Criterion Review: THE HIT

Stephen Frears brings together Terence Stamp, Tim Roth, and William Hurt in this British gangster flick


Terence Stamp is Willie, a gangster’s henchman turned “supergrass” (informer) trying to hide out peacefully in a remote Spanish village. Sun-dappled bliss turns to nerve-racking suspense, however, when two hit men — one soulless (John Hurt) and one a loose cannon (a youthful Tim Roth) — come calling to bring Willie back for execution. This stylish early gem from Stephen Frears boasts terrific hard-boiled performances from a roster of England’s best actors, music by Eric Clapton and virtuoso flamenco guitarist Paco de Lucía, and ravishing photography of its desolate Spanish locations — a splendid backdrop for a rather sordid story.

Stamp is Willie Parker (Terrance Stamp), a former gangster who has absconded to Spain under a new identity after snitching on his crew. Braddock (John Hurt), and Myron (Tim Roth) are a pair of hitmen, sent to dole out some gang justice by Willie’s former boss. Recruiting some local muscle, they find Willie, eliminate his bodyguard, and begin their roadtrip too deliver him to the the boss in Paris.Things do not go as smoothly as expected, obstacles en route, Braddock and Myron’s sense of unease in unfamiliar surroundings is exploited by the calm and collected Parker. Matters are further complicated by the addition of an odd young woman named Maggie (Laura del Sol) to their number, and a Spanish detective (Fernando Rey) tracking them via the bodies and damage left in their wake.

The Hit is an moody flick, with a motley crew of characters forced together, where the friction is palpable, with frustrations and fears running high. Tim Roth’s Myron is an edgy livewire, a contract to the quiet menace exuded by Hurt’s Braddock. The rather zen attitude shown by Willie (the cool as you like Stamp), sits him at the center of a growing storm. A man more at ease in the Spanish surroundings than these two men who have forced their way in. He attempts to play the hit men off one another, shifting moods and allegiances as more unpredictable, and often violent elements, start to factor into their journey too. Director Stephen Frears (Dangerous Liasons, High Fidelity)uses the talents of these men expertly, deftly unfolding a narrative while playing with tone.

Camera positioning and movement adds detail or emphasis to characters and plot, tracking shots add to immersion, while wide-angle lenses offer a shift into more emotionally detached moments. This work combines with the talents of cinematographer Mike Molloy to showcase Spain with a rather sumptuous and distinct aesthetic. The atmosphere further enhanced thanks to a vibrant score from Spanish guitarist Paco de Lucia, which picks up from the beguiling opening theme, a collaboration between Eric Clapton and Roger Waters.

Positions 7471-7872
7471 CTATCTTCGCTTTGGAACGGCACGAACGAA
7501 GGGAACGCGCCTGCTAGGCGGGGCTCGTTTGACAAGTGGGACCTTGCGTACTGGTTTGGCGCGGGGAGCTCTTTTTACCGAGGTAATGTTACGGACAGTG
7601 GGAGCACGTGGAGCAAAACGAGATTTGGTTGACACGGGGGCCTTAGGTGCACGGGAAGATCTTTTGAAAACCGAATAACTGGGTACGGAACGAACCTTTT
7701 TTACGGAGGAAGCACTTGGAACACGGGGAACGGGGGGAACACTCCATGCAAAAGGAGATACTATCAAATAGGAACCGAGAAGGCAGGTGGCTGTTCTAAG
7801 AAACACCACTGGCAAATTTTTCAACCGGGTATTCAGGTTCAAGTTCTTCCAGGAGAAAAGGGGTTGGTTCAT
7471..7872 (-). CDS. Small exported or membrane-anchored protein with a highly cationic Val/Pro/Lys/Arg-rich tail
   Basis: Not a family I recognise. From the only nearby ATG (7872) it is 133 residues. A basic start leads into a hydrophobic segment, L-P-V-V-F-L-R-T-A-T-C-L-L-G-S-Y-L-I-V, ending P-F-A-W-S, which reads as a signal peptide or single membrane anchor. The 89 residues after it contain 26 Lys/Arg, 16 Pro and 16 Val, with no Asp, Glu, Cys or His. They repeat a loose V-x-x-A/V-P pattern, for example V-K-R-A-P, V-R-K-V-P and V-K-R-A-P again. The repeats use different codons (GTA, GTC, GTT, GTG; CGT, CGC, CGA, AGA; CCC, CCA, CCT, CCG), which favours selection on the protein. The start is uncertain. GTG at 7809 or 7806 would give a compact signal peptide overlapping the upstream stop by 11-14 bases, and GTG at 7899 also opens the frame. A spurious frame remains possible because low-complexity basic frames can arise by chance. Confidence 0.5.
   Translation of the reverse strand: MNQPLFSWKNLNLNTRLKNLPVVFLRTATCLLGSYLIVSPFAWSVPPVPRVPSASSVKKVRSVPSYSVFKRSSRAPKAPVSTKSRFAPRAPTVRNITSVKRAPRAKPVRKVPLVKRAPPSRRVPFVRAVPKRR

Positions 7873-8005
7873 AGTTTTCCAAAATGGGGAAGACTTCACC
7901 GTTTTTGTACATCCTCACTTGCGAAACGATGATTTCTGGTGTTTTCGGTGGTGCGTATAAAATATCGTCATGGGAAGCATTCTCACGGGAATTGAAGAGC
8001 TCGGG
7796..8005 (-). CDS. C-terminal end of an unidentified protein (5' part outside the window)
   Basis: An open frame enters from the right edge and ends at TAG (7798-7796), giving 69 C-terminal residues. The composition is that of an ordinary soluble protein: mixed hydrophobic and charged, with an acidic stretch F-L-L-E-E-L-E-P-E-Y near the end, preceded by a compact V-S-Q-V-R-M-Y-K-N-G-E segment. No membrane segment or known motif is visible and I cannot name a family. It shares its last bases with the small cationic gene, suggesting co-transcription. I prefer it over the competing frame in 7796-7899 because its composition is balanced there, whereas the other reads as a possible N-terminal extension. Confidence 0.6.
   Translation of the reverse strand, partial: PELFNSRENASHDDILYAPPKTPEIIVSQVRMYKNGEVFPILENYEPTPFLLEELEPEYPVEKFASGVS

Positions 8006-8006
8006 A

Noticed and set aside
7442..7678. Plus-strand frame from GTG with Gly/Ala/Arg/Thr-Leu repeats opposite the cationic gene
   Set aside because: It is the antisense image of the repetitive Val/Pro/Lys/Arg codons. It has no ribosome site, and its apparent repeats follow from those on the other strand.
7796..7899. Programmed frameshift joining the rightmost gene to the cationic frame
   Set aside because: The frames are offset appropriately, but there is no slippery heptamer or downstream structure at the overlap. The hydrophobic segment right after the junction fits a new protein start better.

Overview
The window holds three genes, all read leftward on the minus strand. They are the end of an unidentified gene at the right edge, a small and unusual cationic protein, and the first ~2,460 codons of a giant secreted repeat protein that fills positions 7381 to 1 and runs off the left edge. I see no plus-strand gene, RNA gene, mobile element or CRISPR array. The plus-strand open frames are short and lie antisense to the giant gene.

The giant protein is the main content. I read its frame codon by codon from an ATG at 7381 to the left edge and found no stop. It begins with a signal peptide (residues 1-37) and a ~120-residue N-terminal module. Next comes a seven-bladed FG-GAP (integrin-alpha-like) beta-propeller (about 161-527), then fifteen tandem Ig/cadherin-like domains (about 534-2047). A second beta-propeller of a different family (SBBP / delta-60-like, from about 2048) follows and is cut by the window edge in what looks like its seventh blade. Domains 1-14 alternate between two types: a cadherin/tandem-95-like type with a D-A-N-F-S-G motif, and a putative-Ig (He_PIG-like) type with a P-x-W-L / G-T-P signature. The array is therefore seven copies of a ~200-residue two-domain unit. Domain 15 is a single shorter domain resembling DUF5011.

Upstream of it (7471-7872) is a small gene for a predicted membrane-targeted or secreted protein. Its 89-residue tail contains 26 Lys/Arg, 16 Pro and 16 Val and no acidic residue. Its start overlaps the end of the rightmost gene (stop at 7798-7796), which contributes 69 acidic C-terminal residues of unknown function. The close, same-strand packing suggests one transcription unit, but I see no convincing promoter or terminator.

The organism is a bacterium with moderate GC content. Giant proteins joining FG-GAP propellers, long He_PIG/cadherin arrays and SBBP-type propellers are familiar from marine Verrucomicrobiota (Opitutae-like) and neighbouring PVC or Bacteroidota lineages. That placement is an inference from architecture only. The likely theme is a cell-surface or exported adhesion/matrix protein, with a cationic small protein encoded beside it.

The Package

Criterion present a new 2K digital transfer and restoration, overseen by director of photography Mike Molloy. Colors are natural but strong, detail and depth of image also impress. Spain is given a rather glowing representation, with a aesthetic that layers in nice texture, grit, and grain. Extra features are:

  • Audio commentary from 2009 featuring director Stephen Frears, actors John Hurt and Tim Roth, screenwriter Peter Prince, and editor Mick Audsley: Things kick off with a discussion of the conception of the film, production stories, character development, etc. The best aspect of this is the presence of Audsley, who drags the conversation into more interesting realms involving filming, set pieces, cinematography, and editing (duh)
  • Interview from 1988 with actor Terence Stamp from the television show Parkinson One-to-One: A career retrospective that is both personal and pretty packed with info. Refreshing to see a interview like this with a runtime close to 40 minutes
  • Trailer:
  • PLUS: An essay by film critic Graham Fuller: Housed in the accompanying liner booklet, which also provides details on the restoration undertaken for this release

The Bottom Line

The Hit is a flex from Frears, who uses the Spanish setting, and British tone to build a cool and compelling crime flick. A myriad of memorable performances from some legendary British actors help in crafting a methodical exercise in manipulation and betrayal. Another superb release from Criterion.

The Hit is available via Criterion from October 20th

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